Fra Luca Bartolomeo de Pacioli (sometimes
Paccioli or
Paciolo; 1446/7 – 1517) was an
ItalianItaly , officially the Italian Republic languages]] under the European Charter for Regional or Minority Languages. In each of these, Italy's official name is as follows:;;;;;;;;), is a unitary parliamentary republic in South-Central Europe. To the north it borders France, Switzerland, Austria and...
mathematicianA mathematician is a person whose primary area of study is the field of mathematics. Mathematicians are concerned with quantity, structure, space, and change....
,
FranciscanMost Franciscans are members of Roman Catholic religious orders founded by Saint Francis of Assisi. Besides Roman Catholic communities, there are also Old Catholic, Anglican, Lutheran, ecumenical and Non-denominational Franciscan communities....
friar, collaborator with
Leonardo da VinciLeonardo di ser Piero da Vinci was an Italian Renaissance polymath: painter, sculptor, architect, musician, scientist, mathematician, engineer, inventor, anatomist, geologist, cartographer, botanist and writer whose genius, perhaps more than that of any other figure, epitomized the Renaissance...
, and seminal contributor to the field now known as accounting. He was also called
Luca di Borgo after his birthplace,
Borgo SansepolcroSansepolcro , is a town and comune in Tuscany, Italy, in the province of Arezzo.Situated on the upper reaches of the Tiber river, Borgo was the birthplace of the painters Piero della Francesca, Raffaellino del Colle and Angiolo Tricca...
,
TuscanyTuscany is a region in Italy. It has an area of about 23,000 square kilometres and a population of about 3.75 million inhabitants. The regional capital is Florence ....
.
Life
Luca Pacioli was born in 1447 in
SansepolcroSansepolcro , is a town and comune in Tuscany, Italy, in the province of Arezzo.Situated on the upper reaches of the Tiber river, Borgo was the birthplace of the painters Piero della Francesca, Raffaellino del Colle and Angiolo Tricca...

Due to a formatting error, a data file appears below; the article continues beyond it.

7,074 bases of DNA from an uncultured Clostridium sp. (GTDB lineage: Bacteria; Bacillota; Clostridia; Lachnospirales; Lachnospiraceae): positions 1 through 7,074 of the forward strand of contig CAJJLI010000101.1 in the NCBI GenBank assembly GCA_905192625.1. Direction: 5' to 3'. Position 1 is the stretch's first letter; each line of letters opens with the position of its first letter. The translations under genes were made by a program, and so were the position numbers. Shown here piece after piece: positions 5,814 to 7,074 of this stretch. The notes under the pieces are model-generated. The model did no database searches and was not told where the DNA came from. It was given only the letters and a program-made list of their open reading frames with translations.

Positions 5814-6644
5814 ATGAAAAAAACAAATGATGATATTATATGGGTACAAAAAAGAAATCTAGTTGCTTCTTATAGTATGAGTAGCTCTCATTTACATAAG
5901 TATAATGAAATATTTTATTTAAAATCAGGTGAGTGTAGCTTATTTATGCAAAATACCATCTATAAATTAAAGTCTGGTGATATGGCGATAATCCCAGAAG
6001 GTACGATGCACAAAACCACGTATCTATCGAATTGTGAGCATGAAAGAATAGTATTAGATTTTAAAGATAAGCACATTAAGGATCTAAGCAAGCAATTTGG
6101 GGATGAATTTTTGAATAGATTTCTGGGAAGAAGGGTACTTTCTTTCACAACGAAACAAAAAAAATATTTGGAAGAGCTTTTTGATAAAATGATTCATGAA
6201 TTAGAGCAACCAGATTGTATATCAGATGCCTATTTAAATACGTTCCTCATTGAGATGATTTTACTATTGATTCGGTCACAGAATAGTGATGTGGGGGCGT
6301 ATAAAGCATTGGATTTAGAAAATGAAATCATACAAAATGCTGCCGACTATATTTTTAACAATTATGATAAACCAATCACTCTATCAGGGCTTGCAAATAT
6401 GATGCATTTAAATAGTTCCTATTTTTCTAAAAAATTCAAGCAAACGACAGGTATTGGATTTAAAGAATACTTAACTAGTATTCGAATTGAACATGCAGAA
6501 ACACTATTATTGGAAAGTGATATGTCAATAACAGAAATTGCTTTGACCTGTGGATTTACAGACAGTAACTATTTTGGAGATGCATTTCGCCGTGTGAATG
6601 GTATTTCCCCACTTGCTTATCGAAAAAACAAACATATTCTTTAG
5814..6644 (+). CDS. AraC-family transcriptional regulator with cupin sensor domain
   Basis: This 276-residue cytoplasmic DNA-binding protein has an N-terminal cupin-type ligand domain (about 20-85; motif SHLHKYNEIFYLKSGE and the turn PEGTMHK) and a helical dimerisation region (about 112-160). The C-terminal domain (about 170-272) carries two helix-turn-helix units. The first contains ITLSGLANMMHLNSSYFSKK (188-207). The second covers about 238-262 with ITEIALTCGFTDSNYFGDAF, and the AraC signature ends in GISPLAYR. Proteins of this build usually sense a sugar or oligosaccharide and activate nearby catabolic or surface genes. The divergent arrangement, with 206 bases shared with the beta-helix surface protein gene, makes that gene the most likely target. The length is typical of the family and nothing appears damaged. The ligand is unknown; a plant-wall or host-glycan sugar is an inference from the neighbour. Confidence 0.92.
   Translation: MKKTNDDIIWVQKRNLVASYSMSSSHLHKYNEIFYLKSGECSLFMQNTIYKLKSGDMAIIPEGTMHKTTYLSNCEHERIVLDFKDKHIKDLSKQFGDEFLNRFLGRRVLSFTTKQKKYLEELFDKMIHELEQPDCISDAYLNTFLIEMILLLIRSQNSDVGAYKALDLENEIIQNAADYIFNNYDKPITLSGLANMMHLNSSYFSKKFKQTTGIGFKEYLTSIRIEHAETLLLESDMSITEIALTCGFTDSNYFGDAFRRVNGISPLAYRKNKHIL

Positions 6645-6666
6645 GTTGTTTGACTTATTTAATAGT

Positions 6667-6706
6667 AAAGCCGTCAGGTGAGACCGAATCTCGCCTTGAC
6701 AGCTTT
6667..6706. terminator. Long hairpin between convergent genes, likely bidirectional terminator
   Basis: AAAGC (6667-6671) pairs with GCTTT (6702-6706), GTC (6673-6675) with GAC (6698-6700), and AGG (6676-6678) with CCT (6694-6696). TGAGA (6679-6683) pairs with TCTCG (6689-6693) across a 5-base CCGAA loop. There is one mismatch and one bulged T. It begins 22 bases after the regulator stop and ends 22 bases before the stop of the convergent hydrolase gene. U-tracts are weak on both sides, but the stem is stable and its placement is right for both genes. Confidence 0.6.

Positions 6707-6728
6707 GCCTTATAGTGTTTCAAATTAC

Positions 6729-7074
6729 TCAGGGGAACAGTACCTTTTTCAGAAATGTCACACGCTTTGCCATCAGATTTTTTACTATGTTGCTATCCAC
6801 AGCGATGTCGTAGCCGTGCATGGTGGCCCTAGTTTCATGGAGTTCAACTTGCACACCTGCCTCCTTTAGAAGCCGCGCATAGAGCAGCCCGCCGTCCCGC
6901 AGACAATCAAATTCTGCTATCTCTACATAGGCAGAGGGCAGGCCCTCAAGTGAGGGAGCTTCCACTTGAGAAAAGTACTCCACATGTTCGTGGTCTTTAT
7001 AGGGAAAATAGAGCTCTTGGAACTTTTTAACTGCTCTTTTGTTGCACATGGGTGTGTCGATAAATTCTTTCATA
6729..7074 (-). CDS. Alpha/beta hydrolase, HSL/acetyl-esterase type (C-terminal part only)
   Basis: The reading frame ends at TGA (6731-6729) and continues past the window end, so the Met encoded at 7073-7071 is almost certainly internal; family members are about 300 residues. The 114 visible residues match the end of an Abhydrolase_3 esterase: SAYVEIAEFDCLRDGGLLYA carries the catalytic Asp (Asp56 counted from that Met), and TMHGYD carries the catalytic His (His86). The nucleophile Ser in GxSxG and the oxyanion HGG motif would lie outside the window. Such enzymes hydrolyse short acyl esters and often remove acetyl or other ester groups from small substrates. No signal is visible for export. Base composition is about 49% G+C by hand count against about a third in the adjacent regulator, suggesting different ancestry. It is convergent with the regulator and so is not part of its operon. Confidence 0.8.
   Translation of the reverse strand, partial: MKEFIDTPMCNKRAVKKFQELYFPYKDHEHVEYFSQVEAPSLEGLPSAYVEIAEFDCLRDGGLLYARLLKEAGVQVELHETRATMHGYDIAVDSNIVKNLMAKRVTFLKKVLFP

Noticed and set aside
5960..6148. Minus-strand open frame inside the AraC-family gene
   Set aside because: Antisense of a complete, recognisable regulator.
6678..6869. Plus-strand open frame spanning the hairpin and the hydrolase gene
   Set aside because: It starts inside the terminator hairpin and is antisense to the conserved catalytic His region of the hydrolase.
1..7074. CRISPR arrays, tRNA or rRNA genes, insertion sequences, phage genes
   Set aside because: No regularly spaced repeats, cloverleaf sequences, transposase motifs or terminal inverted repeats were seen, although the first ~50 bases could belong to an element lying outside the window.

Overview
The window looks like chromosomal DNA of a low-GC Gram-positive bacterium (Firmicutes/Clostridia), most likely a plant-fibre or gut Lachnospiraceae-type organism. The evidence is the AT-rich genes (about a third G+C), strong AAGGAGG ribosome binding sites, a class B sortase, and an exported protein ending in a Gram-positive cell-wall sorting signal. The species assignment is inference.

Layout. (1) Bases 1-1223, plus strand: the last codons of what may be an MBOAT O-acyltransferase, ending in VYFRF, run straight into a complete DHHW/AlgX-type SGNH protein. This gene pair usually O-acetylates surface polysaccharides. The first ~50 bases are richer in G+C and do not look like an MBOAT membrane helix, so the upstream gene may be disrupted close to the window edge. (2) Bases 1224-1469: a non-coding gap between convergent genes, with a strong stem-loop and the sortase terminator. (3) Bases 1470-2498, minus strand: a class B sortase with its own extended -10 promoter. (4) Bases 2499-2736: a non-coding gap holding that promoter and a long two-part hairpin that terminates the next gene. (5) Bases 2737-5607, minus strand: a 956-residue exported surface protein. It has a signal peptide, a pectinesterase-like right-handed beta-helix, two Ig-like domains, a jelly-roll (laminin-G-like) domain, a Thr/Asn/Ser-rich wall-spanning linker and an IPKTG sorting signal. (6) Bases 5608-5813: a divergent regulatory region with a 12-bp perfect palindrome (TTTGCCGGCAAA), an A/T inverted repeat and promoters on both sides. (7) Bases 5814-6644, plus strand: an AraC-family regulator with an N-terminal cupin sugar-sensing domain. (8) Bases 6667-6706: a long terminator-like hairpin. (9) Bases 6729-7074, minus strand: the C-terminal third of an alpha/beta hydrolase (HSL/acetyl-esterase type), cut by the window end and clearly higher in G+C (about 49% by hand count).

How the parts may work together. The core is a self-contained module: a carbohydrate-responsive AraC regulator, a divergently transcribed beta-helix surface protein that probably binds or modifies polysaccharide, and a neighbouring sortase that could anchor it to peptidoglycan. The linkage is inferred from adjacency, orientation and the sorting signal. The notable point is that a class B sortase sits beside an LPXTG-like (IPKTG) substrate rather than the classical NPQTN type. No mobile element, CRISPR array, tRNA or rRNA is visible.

(Tuscany) where he received an abbaco education. This was education in the vernacular (i.e. the local tongue) rather than Latin and focused on the knowledge required of merchants. He moved to Venice around 1464, where he continued his own education while working as a tutor to the three sons of a merchant. It was during this period that he wrote his first book, a treatise on arithmetic for the boys he was tutoring. Between 1472 and 1475, he became a
FranciscanMost Franciscans are members of Roman Catholic religious orders founded by Saint Francis of Assisi. Besides Roman Catholic communities, there are also Old Catholic, Anglican, Lutheran, ecumenical and Non-denominational Franciscan communities....
friar.
In 1475, he started teaching in Perugia, first as a private teacher, from 1477 holding the first chair in mathematics. He wrote a comprehensive textbook in the vernacular for his students. He continued to work as a private tutor of
mathematicsMathematics is the study of quantity, space, structure, and change. Mathematicians seek out patterns and formulate new conjectures. Mathematicians resolve the truth or falsity of conjectures by mathematical proofs, which are arguments sufficient to convince other mathematicians of their validity...
and was, in fact, instructed to stop teaching at this level in Sansepolcro in 1491. In 1494, his first book to be printed,
Summa de arithmetica, geometria, proportioni et proportionalità, was published in Venice. In 1497, he accepted an invitation from duke